The International Criminal Court will decide on January 23 whether six high-profile Kenyans, including presidential contenders Uhuru Kenyatta and William Ruto, should be tried for crimes against humanity, it said on Friday.
The decision by the Hague-based court - whose proceedings have been closely followed in Kenya - could have far-reaching political consequences for the biggest economy in east Africa.
The six politicians and officials are suspected of orchestrating the violence that followed a disputed election in December 2007, in which at least 1,200 people died and hundreds of thousands were forced from their homes.
If either finance minister Kenyatta or former cabinet minister Ruto, or both men, have to go on trial at the international war crimes court, it could hit their chances of running for president in the next election.
However, if Kenyans feel that the court's decision is unfair or fails to hold those responsible for violence accountable, it could lead to angry protests or fresh violence.
The ICC chief prosecutor had applied to bring two separate cases before the court, reflecting the ethnic fault lines behind Kenya's post-election violence.
Kenyatta, Francis Muthaura, who is civil service head and cabinet secretary, and Mohammed Hussein Ali, the former police commissioner, are accused of crimes against humanity, including murder, forcible transfer, rape and persecution.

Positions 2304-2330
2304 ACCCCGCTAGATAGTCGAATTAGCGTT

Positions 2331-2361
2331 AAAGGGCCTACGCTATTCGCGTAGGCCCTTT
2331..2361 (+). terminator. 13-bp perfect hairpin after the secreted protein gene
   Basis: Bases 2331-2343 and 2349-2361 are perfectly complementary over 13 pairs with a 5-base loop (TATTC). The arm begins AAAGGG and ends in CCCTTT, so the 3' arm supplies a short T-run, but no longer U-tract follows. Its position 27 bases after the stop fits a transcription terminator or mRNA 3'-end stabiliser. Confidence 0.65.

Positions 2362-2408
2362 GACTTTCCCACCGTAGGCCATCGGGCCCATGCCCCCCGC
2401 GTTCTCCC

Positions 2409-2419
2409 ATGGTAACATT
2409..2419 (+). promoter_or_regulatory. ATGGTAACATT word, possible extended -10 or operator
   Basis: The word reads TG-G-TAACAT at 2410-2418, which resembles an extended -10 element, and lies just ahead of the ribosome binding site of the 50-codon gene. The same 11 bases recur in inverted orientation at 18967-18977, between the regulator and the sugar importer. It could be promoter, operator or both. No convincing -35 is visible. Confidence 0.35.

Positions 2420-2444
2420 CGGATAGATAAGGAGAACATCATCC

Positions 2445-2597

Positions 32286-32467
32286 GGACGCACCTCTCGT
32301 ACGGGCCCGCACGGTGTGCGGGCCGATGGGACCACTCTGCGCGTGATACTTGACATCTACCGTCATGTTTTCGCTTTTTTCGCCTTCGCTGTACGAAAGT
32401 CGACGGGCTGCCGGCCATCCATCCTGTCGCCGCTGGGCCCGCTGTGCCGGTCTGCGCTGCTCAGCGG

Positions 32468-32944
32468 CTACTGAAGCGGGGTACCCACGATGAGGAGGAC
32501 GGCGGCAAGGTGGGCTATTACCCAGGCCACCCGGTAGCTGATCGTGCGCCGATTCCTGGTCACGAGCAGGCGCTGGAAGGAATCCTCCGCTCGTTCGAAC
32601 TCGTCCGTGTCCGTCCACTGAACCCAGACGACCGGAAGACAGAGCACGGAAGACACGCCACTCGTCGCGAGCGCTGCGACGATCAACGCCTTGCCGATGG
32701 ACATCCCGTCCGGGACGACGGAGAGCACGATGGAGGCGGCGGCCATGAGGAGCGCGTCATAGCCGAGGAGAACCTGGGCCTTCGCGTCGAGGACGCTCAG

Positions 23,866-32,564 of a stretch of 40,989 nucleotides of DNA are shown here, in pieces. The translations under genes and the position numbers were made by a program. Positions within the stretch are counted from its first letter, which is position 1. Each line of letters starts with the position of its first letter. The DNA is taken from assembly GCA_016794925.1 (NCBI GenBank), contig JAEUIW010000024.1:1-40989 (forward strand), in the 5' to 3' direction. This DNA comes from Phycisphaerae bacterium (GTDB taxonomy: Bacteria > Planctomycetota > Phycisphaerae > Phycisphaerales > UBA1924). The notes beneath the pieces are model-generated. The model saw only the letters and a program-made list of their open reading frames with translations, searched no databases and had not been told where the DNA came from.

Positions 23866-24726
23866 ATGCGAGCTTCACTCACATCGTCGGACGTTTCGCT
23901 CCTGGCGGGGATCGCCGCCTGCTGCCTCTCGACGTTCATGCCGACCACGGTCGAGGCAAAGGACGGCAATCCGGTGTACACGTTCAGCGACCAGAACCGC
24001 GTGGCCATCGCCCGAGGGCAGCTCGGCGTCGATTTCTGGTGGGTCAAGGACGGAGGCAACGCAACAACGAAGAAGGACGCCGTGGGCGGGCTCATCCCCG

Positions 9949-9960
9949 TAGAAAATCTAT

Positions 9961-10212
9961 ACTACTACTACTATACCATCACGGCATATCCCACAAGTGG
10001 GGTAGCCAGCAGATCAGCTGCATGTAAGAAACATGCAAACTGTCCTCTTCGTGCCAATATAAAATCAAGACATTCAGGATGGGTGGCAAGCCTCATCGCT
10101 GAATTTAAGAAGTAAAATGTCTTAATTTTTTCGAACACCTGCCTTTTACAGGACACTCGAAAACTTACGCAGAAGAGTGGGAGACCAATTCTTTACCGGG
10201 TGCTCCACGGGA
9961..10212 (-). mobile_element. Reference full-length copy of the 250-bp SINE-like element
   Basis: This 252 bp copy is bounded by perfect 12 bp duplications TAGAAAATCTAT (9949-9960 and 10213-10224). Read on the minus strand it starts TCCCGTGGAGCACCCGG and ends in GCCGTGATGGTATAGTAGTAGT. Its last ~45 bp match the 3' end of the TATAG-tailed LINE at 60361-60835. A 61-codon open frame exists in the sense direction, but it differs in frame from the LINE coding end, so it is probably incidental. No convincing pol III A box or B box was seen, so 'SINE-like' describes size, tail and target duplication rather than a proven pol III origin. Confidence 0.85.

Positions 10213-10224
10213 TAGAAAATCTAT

Ruto, who is the former higher education minister, Henry Kosgey, the former industrialisation minister, and Joshua arap Sang, the head of operations at Radio KASS FM, are accused of crimes against humanity, including murder, forcible transfer and persecution.
Kenya's High Court has ruled that the presidential election should be held in March 2013, not this August as stipulated in the constitution, nor in December as proposed by the government.
The court also ruled, however, that if the coalition government is dissolved there would be an election within 60 days and the executive has since come under pressure to arrange for a vote this year.
(Reporting by Sara Webb; Editing by Maria Golovnina)